Each solstice and equinox for the past fifteen years, the nondenominational, nonprofit Spiritual Life Society has celebrated the change of seasons by rolling away the pews at the Church on the Green, a New England-style building with a quaint steeple, for open-door drumming and dancing. For some, it's a night of free-form spiritual expression, the new-age equivalent of rolling in the aisles for Jesus. For others, it's throbbing noise.
"This is how I pray," says Jeff Jarvis, a bearded Kent resident in denim overalls and a bandanna, who's been coming to the celebrations for six years. Jarvis is playing the ashiko, a cone-shaped African drum with a goatskin head. His model was made by a friend from one of the church pews, left over from a renovation in the 1970s. When the Spiritual Life Society bought the church back then, it put the pews on rollers to make the space more versatile. "When I come here, it's like bringing the drum home," Jarvis says.
Lately, Jarvis, a thirtyish post-Deadhead, has noticed a slight change in the crowd's demographics, from one hemp-braceleted faction to another. "Now it's people who follow Phish," he says. "People have nicer drums now, too."
The drums are mostly West African and Latin, with a few Native American hoop drums, cowbells, and claves. Once in a while, some free thinker brings a flute or recorder to add melodic musings to the mix--but on a good night, the volume of the drums is deafening, and most of the other unamplified instruments are pointless. Spontaneous improvised rhythm without leadership can create a thunderously disorganized rumble, but a few good drummers among the tub-thumping masses can pull it all together and make time pop.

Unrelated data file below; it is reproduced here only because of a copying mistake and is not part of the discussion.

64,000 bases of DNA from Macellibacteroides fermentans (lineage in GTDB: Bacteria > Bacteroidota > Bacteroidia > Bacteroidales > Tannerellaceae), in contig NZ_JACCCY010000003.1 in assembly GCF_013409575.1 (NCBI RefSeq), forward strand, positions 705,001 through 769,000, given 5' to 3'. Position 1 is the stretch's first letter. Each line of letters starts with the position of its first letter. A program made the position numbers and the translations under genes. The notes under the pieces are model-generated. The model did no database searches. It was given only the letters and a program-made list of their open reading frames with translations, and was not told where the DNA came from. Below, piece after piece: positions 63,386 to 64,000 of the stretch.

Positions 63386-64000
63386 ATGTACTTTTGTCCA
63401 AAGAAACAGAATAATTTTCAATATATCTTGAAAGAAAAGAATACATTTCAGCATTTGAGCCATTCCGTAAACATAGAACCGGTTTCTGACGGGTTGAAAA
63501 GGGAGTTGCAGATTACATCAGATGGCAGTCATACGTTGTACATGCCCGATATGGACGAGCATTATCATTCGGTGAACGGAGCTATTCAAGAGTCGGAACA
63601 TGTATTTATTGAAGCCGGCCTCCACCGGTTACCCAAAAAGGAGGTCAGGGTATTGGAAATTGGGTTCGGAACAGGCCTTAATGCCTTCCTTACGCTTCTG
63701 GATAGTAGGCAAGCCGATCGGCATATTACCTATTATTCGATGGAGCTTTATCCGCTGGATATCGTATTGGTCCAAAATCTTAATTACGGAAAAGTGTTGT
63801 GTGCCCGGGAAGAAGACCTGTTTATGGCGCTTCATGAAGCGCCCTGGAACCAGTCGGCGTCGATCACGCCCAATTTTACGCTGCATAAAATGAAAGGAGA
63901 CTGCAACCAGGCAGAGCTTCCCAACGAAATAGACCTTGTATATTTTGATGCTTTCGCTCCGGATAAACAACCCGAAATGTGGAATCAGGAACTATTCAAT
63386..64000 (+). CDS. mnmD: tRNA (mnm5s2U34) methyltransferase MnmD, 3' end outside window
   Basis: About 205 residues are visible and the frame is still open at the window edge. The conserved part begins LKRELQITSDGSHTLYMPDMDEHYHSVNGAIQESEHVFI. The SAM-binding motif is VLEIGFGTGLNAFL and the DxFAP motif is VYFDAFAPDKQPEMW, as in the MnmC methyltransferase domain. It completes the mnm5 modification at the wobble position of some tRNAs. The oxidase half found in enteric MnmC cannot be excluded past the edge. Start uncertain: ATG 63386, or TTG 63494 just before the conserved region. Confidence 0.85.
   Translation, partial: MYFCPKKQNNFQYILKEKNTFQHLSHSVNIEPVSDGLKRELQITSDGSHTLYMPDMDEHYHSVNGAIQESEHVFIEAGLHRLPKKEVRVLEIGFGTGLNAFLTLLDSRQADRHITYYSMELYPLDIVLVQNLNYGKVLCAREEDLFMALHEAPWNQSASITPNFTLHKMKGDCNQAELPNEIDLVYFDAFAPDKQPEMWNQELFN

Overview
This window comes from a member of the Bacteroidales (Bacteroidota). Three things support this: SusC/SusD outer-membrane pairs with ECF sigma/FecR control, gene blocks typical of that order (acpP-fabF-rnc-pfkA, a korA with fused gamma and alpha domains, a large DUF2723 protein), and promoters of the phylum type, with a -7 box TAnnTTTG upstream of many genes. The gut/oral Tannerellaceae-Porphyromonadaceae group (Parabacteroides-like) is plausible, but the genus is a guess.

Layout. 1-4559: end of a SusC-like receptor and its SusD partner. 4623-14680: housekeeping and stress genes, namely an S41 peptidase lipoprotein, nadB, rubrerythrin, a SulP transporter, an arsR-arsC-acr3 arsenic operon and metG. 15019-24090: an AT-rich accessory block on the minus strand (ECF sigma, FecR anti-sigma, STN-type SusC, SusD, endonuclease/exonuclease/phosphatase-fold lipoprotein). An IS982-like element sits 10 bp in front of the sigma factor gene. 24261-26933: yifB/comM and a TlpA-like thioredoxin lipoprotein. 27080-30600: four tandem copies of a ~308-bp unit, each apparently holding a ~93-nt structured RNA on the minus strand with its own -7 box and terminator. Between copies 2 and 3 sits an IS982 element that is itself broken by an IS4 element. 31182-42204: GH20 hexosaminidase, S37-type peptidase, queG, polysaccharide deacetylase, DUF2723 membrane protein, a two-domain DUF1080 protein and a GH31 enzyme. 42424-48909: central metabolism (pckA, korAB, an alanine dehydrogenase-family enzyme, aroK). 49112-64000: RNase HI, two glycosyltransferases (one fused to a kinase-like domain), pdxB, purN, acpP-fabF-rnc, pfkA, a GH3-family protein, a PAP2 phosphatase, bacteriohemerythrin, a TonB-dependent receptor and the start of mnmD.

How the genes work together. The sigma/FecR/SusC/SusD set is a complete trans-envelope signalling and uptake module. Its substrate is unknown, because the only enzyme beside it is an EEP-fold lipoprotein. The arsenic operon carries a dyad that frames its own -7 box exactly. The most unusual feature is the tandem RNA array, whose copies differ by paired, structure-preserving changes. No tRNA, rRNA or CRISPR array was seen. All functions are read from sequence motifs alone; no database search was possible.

The revelers not drumming are dancing. Some of the dancers have learned the traditional ways of a specific culture, while others shake in free-form sync with the beat of the drums. Two girls in loose cotton batik skirts pull imaginary roots from imaginary soil in what appears to be a practiced harvest celebration ritual, while three kindergartners run between them in their own spontaneous celebration.
As the night wears on, the rhythmic spirit ebbs and flows with mysterious unpredictability. "When the drumming clicks, it's magical, because the drummers trade energy," Jarvis says. If the players have something to add, they add it, and if not, they sit back. Two-hour Neil Peart drum solos are frowned upon: "When people cooperate, it's very spiritual," he says. "But when people go solo and get off track without regard for the group, it ruins the synergy."
Besides the drum-and-dance nights, the Spiritual Life Society also hosts chanting, spiritual dance, and yoga classes at the church. "We offer a level of spirituality without religion," says leader Larry Terkel. "Even if people come just because they've heard about the drumming, they find out the spiritual side." Ultimately, a sense of community keeps them coming back, he says.
At halftime, Terkel leads a meditation, asking the crowd of forty to lie on the floor and pay attention to the little things--breath, heartbeat, the turn of the planets. The lights dim, and somebody giggles.
"We are moving through space at 15,000 miles an hour," he says in a soothing voice, taking his charges on a dizzying virtual journey through the cosmos. "We are spinning at a hundred miles an hour. Relax and enjoy the ride."
The Spiritual Life Society hosts free summer solstice drumming and dancing Saturday at 8:30 p.m. at the Church on the Green in downtown Hudson, at the intersection of Routes 91 and 303. For more information, call 330-650-1216.